The Cognitive Assessment clinic at the Oakdale Centre is run by a team of highly trained and experienced Clinical Psychologists.
Cognitive Assessments are formal assessments which aim to identify areas where a child has strengths and those that they may have more difficulty with. We administer the Wechsler Intelligence Scale for Children – Fifth Edition (WISC-V), which assesses a child’s cognitive abilities including concept formation, visual spatial processing, inductive reasoning, working memory, and speed of information processing. It can be completed without any reading or writing, and takes 65 to 80 minutes to complete. Whilst the WISC provides an overall IQ score, this overall score is not as important as understanding the profile of a child’s cognitive strengths and weaknesses on a holistic basis. For this reason, cognitive assessments are always conducted and interpreted by an experienced psychologist. We also offer a supplementary assessment of adaptive behaviour using the ABAS-3 (Adaptive Behaviour Assessment Scale). The ABAS-3 is a multidimensional and standardised assessment tool used to assess the functional skills necessary for daily living. This includes assessing a wide range of skill areas including: communication, community use, self-care, leisure, social, motor, functional academics, self-direction and health and safety.
Cognitive assessments can be helpful in identifying if a young person has a learning disability or whether they have specific learning difficulties.
By identifying the challenges that a child is having, a greater understanding can be achieved and appropriate help put in place to ensure that they achieve their full potential. These assessments may also illustrate areas which warrant further investigation by another professional, e.g. an occupational therapist, speech and language therapist, psychiatrist or educational psychologist.
What to expect?
Initially information will need to be gathered from parents, carers and where appropriate from a child’s school to gain a full developmental history. The assessment will then be conducted with the child, lasting around two hours. The number of appointments (one or two) required to complete this assessment will depend on the age and concentration ability of the child.
The results of the assessment will then be written up and a full report will be provided detailing the findings and any recommendations for home and school. A feedback session can be offered to discuss these results to ensure that they are fully understood. It is the client’s choice whether they would like school to be informed of this assessment and involved in the provision of additional information.
The Oakdale Centre offers a comprehensive and multidisciplinary Autism diagnostic assessment and profiling service for children and young people aged four to eighteen years. Obtaining an accurate and thorough diagnosis is crucial for identifying and addressing specific needs of young people. However, receiving a diagnosis is only the beginning of the journey and there will be uncertainties and questions about what the diagnosis means to both the young person and the system around them and what the future holds.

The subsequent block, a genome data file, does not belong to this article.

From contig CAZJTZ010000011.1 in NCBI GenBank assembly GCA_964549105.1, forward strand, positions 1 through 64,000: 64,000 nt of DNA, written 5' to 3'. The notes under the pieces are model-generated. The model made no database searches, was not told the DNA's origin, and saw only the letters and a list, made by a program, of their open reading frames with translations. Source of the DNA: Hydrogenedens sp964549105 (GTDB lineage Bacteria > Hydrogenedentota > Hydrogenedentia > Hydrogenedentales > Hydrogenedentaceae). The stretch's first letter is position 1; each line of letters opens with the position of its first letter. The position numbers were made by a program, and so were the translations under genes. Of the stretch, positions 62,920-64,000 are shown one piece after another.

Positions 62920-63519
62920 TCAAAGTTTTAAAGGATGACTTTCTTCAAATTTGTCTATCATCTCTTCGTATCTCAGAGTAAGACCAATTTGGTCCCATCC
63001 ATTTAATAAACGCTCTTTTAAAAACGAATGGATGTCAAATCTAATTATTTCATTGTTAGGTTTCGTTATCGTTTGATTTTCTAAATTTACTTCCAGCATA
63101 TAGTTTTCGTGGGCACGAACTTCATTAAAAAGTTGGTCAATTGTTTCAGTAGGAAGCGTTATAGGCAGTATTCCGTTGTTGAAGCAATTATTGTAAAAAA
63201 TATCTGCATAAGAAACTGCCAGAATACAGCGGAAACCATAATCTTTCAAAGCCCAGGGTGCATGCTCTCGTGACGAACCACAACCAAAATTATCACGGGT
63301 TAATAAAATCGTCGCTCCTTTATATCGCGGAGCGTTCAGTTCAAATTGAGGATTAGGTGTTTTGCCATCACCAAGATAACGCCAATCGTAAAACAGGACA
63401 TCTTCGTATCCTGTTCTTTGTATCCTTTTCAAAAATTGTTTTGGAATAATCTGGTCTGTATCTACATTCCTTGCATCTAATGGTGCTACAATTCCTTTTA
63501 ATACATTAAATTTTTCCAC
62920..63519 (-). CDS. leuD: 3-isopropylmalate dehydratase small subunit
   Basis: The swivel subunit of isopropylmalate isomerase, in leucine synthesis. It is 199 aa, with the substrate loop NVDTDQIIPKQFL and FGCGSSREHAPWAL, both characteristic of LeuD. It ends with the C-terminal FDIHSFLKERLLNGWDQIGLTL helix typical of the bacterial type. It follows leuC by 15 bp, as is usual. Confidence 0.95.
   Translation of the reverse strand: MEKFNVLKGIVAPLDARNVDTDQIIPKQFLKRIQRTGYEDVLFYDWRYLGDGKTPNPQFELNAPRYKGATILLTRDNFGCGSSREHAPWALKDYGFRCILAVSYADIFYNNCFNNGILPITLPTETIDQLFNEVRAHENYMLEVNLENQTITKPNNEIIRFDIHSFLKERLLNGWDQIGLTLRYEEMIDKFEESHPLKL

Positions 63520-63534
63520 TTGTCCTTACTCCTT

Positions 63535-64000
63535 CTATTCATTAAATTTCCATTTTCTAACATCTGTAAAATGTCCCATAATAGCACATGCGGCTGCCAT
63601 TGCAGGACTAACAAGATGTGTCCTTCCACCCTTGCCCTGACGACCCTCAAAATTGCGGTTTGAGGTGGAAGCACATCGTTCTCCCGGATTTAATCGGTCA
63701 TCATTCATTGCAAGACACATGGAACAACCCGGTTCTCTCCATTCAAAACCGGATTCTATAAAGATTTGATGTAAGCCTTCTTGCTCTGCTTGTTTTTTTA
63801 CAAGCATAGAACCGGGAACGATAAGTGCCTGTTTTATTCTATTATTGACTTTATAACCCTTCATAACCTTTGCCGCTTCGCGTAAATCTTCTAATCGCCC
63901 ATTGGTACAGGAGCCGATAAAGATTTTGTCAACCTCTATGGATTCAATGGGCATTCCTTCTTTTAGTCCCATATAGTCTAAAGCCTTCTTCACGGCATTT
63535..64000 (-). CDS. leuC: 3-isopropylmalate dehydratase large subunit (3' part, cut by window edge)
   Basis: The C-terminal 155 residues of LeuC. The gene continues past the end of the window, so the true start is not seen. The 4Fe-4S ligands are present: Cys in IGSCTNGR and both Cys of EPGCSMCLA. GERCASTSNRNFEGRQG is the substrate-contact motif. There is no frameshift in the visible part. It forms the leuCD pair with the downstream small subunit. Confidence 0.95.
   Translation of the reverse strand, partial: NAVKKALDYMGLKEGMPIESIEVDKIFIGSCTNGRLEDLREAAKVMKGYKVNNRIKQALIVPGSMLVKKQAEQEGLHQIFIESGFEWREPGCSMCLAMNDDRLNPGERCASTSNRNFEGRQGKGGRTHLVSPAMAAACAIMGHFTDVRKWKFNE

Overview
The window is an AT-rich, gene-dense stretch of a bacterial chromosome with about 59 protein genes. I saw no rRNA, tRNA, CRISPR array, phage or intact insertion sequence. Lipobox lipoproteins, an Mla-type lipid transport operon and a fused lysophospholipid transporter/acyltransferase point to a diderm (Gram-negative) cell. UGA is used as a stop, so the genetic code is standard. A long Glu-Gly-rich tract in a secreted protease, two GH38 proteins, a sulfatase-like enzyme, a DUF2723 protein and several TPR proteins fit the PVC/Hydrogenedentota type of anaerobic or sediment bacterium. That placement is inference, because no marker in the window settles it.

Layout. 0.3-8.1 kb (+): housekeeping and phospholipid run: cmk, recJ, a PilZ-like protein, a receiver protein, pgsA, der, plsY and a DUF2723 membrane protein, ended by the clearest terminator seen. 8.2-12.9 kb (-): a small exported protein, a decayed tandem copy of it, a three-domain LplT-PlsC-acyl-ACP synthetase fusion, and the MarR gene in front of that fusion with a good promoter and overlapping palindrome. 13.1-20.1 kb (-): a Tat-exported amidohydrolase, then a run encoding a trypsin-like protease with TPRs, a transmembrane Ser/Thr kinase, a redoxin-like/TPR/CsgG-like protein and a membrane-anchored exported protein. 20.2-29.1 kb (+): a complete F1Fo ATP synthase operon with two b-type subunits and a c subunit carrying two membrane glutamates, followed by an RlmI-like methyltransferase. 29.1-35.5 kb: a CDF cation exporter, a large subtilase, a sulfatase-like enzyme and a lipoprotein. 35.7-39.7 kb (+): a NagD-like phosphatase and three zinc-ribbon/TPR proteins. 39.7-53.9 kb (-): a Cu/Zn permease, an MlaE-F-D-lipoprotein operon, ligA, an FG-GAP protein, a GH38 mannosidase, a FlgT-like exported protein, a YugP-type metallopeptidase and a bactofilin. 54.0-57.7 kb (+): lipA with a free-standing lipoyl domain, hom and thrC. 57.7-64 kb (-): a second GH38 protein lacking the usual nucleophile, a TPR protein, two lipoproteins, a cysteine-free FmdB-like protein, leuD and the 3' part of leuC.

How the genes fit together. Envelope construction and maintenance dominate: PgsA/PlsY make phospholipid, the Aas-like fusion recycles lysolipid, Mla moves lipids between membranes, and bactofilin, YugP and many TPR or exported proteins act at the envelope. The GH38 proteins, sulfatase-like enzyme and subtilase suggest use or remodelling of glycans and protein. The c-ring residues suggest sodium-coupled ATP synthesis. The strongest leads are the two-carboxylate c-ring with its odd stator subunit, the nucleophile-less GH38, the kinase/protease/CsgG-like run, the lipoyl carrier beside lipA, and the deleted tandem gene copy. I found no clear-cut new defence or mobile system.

The assessment team predominantly includes a Psychiatrist, Clinical Psychologist and Speech and Language Therapist. All of our team have extensive, specialist training and experience working with neurodevelopmental disorders and in assessing Autism Spectrum Disorders (ASD) in line with NICE guidance, and criteria set out by the World Health Organisation and in the International Classification of Diseases (ICD-10).
There are two main parts to the assessment: a detailed face-to-face interview with a parent/guardian and a direct observation of the young person using the NICE recommended ADOS-2 assessment. Where possible an additional observation of the child in their educational setting (nursery, school, college etc.) will also be included as part of the assessment. Where this is not possible, and if parents wish it, we will ask teaching staff to complete a questionnaire to provide a short summary of the child’s behaviours and achievements in school.
Following the assessment sessions, the team then meets to discuss the findings and determine whether or not the child meets the criteria for a diagnosis of autism. Following this, a comprehensive report is provided detailing the outcomes of the assessment, whether a diagnosis is indicated, and a description of positive skills and areas of development. Further to this, the report will also detail recommendations for next steps, advice regarding post-diagnostic support and useful resources for the child and family.
Each child or young person with ASD will have an individual set of needs. Many children with ASD have difficulties in school with learning and with social behaviour and are likely to experience heightened anxiety and emotional difficulties. At the Oakdale Centre we have a number of specialist clinicians who can help by providing holistic and practical advice and therapy in schools and colleges as well as training and support for teaching staff. We can also provide comprehensive support and therapy to the young person and/or family which is tailored to their needs with the goal of helping the child or young person learn how to be safe, reduce behavioural challenges, improve communication and relationships and thus promote a more positive quality of life.
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